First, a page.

Could we digitize the memory of a person, including the feelings, the thoughts and the sensorial memory as well ? It could be then put in a quantic computer and used to help « humanising » a AI or « reconstruct » the person for historical purpose.

Digitized images of short term memory is already experimented on : The images are blurry but it's a good start.

Digital mind uploading research are being done source 1 : source 2 and skill downloading like in the matrix as well

Quantum computing research is a field gathering great interest because of how much it would help different field of work, push the limit of AI learning to a whole new level and solving nonlinear problems

So, knowing these technologies are realistic, could be the uploading of a human mind memories and feelings possible within the next five decades ?

  • $\begingroup$ Is there a worldbuilding question here? Since early research is proceeding the answer seems to obviously be "yes," but predicting fiction isn't within the scope of the site. What problem are you solving? Also, do you mean quantum computing? because I can't find a quick example of "quantic computing," and the definition of "quantic" is "a homogeneous function of two or more variables having rational and irrational coefficients," which seems irrelevant to CPU design. Could be wrong, though. Citation? $\endgroup$ Mar 11 at 3:20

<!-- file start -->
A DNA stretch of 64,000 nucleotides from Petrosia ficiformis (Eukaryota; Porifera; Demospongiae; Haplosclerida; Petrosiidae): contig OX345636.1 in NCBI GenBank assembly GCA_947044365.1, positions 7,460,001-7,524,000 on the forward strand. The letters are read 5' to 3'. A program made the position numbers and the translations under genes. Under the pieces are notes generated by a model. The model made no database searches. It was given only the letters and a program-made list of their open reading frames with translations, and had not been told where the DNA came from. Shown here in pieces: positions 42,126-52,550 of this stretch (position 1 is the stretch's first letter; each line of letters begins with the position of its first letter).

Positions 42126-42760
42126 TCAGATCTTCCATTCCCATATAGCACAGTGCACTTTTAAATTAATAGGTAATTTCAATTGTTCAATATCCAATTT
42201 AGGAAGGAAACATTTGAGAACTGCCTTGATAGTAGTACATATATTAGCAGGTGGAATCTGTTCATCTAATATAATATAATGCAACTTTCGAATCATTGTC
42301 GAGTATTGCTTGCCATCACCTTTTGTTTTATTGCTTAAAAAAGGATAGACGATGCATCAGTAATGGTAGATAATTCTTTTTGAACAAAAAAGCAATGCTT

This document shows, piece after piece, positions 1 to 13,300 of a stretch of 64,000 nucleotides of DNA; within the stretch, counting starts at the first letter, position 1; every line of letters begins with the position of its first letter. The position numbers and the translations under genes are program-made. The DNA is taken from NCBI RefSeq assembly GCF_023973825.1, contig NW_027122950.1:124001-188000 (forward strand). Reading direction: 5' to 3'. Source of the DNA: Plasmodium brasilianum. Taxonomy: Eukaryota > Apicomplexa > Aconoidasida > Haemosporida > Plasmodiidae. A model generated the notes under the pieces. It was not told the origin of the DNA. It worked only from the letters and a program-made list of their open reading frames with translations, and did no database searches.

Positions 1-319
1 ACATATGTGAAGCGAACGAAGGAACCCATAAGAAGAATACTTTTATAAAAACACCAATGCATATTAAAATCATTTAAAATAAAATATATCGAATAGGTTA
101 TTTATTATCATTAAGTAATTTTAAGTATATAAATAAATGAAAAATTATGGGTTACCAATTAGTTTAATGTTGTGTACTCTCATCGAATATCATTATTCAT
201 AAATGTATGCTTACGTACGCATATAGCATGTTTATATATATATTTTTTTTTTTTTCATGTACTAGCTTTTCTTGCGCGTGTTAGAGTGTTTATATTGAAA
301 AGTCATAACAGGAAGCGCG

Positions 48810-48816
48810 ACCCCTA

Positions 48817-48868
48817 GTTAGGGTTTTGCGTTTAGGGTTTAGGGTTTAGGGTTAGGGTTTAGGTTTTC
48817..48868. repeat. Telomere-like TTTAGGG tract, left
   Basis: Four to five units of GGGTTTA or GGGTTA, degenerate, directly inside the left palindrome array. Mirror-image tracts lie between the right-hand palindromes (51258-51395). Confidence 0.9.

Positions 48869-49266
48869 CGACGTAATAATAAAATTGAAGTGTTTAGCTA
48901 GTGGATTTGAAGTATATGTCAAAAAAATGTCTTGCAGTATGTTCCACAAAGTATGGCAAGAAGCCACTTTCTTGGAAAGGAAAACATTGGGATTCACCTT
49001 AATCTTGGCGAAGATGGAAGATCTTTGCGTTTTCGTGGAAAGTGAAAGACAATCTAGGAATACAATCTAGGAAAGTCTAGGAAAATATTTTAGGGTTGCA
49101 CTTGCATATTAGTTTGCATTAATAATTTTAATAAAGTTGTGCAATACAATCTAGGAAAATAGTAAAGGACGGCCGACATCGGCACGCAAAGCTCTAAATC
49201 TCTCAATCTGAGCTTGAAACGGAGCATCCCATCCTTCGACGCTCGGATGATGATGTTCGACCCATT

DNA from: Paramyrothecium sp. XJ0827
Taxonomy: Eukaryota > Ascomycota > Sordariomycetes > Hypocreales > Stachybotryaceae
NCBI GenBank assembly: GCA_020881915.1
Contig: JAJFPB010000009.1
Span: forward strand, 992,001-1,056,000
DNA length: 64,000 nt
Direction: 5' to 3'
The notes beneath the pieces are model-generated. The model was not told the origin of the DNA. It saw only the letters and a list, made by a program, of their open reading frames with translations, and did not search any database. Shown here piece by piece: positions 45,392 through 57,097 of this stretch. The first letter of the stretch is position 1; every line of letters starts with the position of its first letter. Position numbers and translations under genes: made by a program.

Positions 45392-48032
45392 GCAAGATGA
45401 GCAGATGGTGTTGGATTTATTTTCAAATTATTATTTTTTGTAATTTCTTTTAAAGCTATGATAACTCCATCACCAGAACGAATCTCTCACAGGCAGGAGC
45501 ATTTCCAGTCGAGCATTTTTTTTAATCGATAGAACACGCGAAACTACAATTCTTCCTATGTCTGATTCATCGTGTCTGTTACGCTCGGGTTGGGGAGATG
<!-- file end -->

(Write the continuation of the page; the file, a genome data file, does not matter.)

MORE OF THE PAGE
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    $\begingroup$ I think there are temporary and very long-lived temporary memories, every neuron firing is an event and each memory is just a collection of those events, you can temper with these memories by causing them to fire in a controlled way and record them on a computer. Using machine learning you can not only replay the recording it is possible to also forecast with some accuracy... problems is how to distinguish which of those memories are just noise! ;D $\endgroup$
    – user6760
    Mar 11 at 3:43
  • $\begingroup$ you really need to clarify the context of the question, with current technology in a thousand years, ect. $\endgroup$
    – John
    Mar 11 at 3:57

We're too far off to tell

The articles don't tell we're actively moving a consciousness, including the feelings, the thoughts and the sensorial memory. It tells the idea of transfer isn't how many think it is and that we could simulate, not copy, some brains. Mind you, that means they simulate "cat" in general and not mr. Wiskers on the windowsill.

We simply don't know enough about brains to copy/upload all the stuff. This simulation can be still far off the real thing, like a very bright light bulb looking like the sun. We used to think people ran on juices, later we compared them to computers and now there's weighted points in neural networks. Each is a hopeful aproximation, but we simply don't know. A neuron is affected by all neurons connected to it by axon, so a weighted network seems correct. But then theres also many other factors, like hormones, reuptake inhibitors, age of the neuron, type of neuron and much more. That is just for function. Storage is much the same. We suspect neuron rhythmic firing and neural pattern activation makes up storage, but the truth is we don't know.

So the best conclusion is that we don't know. Theoretically we can probably simulate a brain with 80's technology if we tried hard enough and knew exactly what's happening in someone's noggin. Quantum computing should be no different. But if you don't know, you can't say you can.


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